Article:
Winners of the Heritage Week Treasure Hunt

List of winners of the Heritage Week Treasure Hunt:

Cian O'Sullivan, Ovens

Daire Murray, Waterford

Stella McKane, Carmarthen, Wales

Rohan Neat, Cambridge, UK

Yasemin Yikilmaz, Ballincollig

Michael Collins, Woodfield

Caolan O'Driscoll, Dunmanway

Nuria Gomez Cardoso, Midleton

Annie McCarthy, Clonakilty

Niamh O'Gorman, Kinsale

Louis Barrett-Slater, UK

 With thanks to all our sponsors:

Geraldine Cullinane, Clonakilty Bookshop

Trish Kerr, Kerr's Bookshop

Laurence Coughlan, Coughlan's Bookshop

West Cork Model Railway Village

Michael Collins House

Good positive feedback from many participators, with both children and accompanying adults enjoying the opportunity to discover the history of Clonakilty.

Emerging from the Shadow of Tom Crean

 

Emerging from the Shadow of Tom Crean

Lecture by Aileen Crean O’Brien & Bill Sheppard

The Parish Centre, Clonakilty

on

Thursday September 28th 8.30 pm

In May 1916, Kerry man Tom Crean, along with Ernest Shackleton and four other crew members, landed the James Caird lifeboat on the rocky isle of South Georgia. The navigation of that small boat, across 1500 km through icy winds and towering seas, is regarded as the greatest-ever feat of navigation. They then trekked across the forbidding and inhospitable mountains and glaciers of South Georgia to seek help for the rest of their crew, who were left behind on Elephant Island after their ship, the Endurance, was crushed by the Antarctic ice.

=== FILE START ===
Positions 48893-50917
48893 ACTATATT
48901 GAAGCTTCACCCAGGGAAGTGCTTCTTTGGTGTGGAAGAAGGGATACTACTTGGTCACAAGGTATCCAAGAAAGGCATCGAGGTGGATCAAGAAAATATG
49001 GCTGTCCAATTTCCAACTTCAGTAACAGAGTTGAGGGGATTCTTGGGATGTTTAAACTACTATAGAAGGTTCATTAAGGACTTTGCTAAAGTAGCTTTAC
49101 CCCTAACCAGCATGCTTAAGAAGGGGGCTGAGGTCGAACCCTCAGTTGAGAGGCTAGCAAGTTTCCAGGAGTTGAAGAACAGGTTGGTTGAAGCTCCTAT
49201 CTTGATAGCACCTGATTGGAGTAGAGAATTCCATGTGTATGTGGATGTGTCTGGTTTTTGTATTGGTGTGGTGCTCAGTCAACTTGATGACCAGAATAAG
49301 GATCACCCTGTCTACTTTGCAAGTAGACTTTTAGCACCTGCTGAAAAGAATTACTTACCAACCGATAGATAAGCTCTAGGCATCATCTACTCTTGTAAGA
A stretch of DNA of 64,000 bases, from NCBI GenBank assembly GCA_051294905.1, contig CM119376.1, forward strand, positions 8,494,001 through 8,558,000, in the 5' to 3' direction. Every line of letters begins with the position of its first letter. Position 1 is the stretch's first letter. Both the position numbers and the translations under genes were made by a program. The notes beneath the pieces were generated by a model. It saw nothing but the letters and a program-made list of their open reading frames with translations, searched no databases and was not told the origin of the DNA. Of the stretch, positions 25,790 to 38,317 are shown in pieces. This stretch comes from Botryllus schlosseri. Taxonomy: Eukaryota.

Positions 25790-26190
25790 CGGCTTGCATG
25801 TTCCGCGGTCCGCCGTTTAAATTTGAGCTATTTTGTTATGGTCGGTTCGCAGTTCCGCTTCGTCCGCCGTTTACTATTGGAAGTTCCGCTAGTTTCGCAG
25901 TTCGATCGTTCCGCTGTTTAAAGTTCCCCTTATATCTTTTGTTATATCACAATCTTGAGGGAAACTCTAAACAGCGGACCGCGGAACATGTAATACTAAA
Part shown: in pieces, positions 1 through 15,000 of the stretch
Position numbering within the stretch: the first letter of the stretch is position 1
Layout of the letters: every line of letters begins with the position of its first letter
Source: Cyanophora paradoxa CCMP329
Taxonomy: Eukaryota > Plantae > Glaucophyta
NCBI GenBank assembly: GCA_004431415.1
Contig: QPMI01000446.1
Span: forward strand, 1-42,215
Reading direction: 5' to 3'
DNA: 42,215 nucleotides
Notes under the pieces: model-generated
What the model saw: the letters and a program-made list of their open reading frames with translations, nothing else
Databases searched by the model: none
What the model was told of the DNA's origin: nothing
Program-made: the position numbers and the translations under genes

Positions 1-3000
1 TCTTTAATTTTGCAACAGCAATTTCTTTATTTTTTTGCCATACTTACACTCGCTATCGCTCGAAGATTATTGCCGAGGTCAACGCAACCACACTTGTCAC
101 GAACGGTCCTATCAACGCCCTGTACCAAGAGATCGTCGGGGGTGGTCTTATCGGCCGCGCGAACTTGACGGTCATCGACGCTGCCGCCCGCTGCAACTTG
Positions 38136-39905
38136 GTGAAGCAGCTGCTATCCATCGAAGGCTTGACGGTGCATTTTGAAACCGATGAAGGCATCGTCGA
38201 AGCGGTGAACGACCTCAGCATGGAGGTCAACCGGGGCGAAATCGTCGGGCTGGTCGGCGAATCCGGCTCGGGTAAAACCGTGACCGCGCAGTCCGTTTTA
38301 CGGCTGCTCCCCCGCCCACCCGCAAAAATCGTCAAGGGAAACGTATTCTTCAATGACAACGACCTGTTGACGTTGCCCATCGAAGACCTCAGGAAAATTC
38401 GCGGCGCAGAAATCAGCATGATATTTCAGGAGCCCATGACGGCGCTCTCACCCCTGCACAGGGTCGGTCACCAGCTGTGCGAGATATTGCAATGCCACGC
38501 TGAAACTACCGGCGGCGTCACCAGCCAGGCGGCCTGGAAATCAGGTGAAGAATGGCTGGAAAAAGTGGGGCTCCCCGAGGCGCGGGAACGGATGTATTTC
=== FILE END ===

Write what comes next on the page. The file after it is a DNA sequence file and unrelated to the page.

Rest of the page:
One hundred years later, Crean’s grandaughter, Aileen Crean O’Brien, set off with her sons and partner to follow in her grandfather’s footsteps. Join Aileen and Bill to hear of their adventures (and misadventures) on the Southern Ocean and the island of South Georgia.

Large crowd hear about C. O. Stanley of Lisselane Estate

A large crowd, including many people who have had associations with Lisselan Estate over the last 70 - 80 years, attended the Dúchas Clonakilty Heritage lecture on “C. O. Stanley of Lisselan Estate” at the Clonakilty Parish Centre last week. For most of an hour, Dúchas member and local historian Fachtna McCarthy enthralled the audience with the life story of Mr. Stanley (born Charles Orr Stanley in April 1899).

Fachtna traced his interesting and fascinating life from childhood growing up in Cappoquin, Waterford where his family had a hardware store, to his death in 1989 and burial at Kilmalooda Church of Ireland cemetery a couple of miles from Lisselan Estate, which he had purchased in 1930.